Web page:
Complaint, however, alleges that “Plaintiff became
aware of six additional domains associated with the
Defendants.” (ECF No. 9, ¶ 42 (emphasis added)).
Plaintiff, who bears the burden of showing personal
jurisdiction may be had, fails to show that a person
“associated” with a domain name that is
registered on Name.com would subject that person to personal
jurisdiction in Colorado.
also asserts the Six Domain Names were registered by
Polishsys and Chitranshu, referring the Court generally to
ECF No. 9-10 which consists of Plaintiff's amended
complaint with exhibits filed on May 24, 2018 in the second
UDRP. The Court's review of these documents, however,
shows that, as of May 2, 2018, the Remaining Domain was
registered to Polishsys (ECF No. 9-10, p. 81) on GoDaddy.com.
The Amended Complaint's allegations, however, show there
were changes in the registration. In paragraph 1 of the
Amended Complaint, Plaintiff alleges the Remaining Domain was
registered by Chitranshu and was then “currently”
registered on Name.com. Paragraphs 7 and 8 of the Amended
Complaint alleges that on June 25, 2018, the date of the
NAF's second decision, the registrant at that time was
Polishsys but, at some point in time, the registrant was
changed to Chitranshu. Regardless, the NAF's decision
stated that Name.com confirmed the Remaining Domain was
registered on Name.com. (ECF No. 9-12, p. 3.) Thus, although
the dates are not entirely clear, what is alleged is that at
some point in time, Chitranshu and Polishsys each registered
the Remaining Domain on Name.com. Accordingly, the Court
finds the Agreement for Name.com is sufficient to subject
Chitranshu and Polishsys to the personal jurisdiction of this
court. Chandresh, however, is another matter. To the extent
the Recommendation found that personal jurisdiction may be
exercised over Chandresh based on the registration of the
Remaining Domain, such finding is rejected.
Chandresh, Plaintiff presumably relies on its argument that
“Defendants, by acting in concert on behalf of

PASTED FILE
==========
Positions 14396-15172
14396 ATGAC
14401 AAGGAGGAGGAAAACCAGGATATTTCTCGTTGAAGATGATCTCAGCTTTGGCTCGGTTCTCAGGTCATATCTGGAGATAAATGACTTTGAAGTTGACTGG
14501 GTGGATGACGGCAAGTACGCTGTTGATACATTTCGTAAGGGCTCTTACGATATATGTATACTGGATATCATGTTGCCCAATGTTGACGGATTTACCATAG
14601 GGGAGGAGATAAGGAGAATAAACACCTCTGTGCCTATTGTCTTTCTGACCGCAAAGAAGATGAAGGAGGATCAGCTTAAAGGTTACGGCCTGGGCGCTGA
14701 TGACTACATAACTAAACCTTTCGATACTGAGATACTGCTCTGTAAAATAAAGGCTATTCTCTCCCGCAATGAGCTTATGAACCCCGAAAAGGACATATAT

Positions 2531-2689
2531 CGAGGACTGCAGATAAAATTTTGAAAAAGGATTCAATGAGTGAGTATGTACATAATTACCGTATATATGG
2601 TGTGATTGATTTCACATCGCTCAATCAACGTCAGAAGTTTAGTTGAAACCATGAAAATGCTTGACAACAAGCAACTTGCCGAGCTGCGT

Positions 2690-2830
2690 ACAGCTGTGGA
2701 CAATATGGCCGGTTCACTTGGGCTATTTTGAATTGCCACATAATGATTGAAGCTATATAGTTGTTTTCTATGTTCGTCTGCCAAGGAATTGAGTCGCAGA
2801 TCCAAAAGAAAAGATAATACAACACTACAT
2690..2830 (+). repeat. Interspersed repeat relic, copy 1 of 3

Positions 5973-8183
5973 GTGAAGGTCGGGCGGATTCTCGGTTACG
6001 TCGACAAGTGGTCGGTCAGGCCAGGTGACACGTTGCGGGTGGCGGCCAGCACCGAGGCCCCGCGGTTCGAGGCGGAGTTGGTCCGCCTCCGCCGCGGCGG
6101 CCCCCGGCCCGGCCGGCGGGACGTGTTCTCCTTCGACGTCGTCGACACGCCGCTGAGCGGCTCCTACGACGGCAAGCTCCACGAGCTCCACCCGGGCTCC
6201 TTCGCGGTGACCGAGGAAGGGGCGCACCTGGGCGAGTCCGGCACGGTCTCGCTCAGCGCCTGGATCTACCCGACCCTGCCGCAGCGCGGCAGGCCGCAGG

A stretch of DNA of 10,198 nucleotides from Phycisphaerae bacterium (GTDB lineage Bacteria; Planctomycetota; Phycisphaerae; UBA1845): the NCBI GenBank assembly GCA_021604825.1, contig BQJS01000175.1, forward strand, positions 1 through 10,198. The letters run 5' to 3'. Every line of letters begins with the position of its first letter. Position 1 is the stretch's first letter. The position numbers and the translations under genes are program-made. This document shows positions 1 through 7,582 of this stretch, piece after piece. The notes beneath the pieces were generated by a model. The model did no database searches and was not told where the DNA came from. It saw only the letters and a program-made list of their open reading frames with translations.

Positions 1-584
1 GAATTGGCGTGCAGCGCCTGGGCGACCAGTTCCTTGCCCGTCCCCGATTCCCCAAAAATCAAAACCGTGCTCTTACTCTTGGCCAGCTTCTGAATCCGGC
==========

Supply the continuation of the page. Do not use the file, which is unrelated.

Defendant Polishsys Technologies, the original owner of the
WEBROOTCOM-SAFE.ORG domain, agreed to personal jurisdiction
in this Court by registering the domain names with
Name.com.” (ECF No. 34, p. 8.) This argument is
unclear, and unpersuasive. If Plaintiff is arguing that all
Defendants registered the Remaining Domain with Name.com, the
Court finds Plaintiff fails to meet its burden of showing
Chandresh did so. If Plaintiff is arguing that Chandresh
registered other domain names with Name.com and is,
thereby, subject to personal jurisdiction here, Plaintiff
fails to point to where in the record such registration may
be found. Finally, if Plaintiff is asserting that Chandresh
acted in concert with the other Defendants and, therefore, is
somehow bound by the others' registration, this too is
unavailing. Plaintiff fails to provide any facts, factual
allegations, or legal authority to support this position. The
Court's search shows “concert” or
“participation” appears only once in the Amended
Complaint - in its prayer for relief for preliminary and
permanent injunction. (ECF No. 9, p. 26.) Thus, the Court
examines whether Chandresh may be subject to personal
jurisdiction on any of the other three bases Plaintiff
Plaintiff contends Defendants are also subject to personal
jurisdiction based on their interactive websites and because
they purposefully directed their actions against Plaintiff, a
Colorado company. Citing to Soma Med. Int'l v.
Standard Chartered Bank, 196 F.3d 1292, 1296-97 (10th
Cir. 1999), Plaintiff alleges Defendants' interactive
websites subject them to personal jurisdiction in Colorado.
The Court examines this allegation as against Chandresh and
Soma, the Tenth Circuit discussed general personal
jurisdiction which requires a defendant to conduct
“substantial and continuous local activity in the forum
state.” 196 F.3d at 1295 (quotation marks and citation
omitted). Soma argued that defendant's maintenance of a
website, accessible from Utah, constitutes such local
activity. In analyzing Soma's argument, the Tenth Circuit
considered “three general categories along a sliding
scale for evaluating jurisdiction.” Soma, 196
F.3d at 1296 (quotation marks and citation omitted). Those
categories are 1) business websites: when the defendant does
business over the Internet, “such as entering into
contracts which require the ‘knowing and repeated
transmission of computer files over the Internet.'”
Id. (quoting Zippo Mfg. Co. v. Zippo Dot Com,
Inc., 952 F.Supp. 1119, 1123-24 (W.D. Pa. ...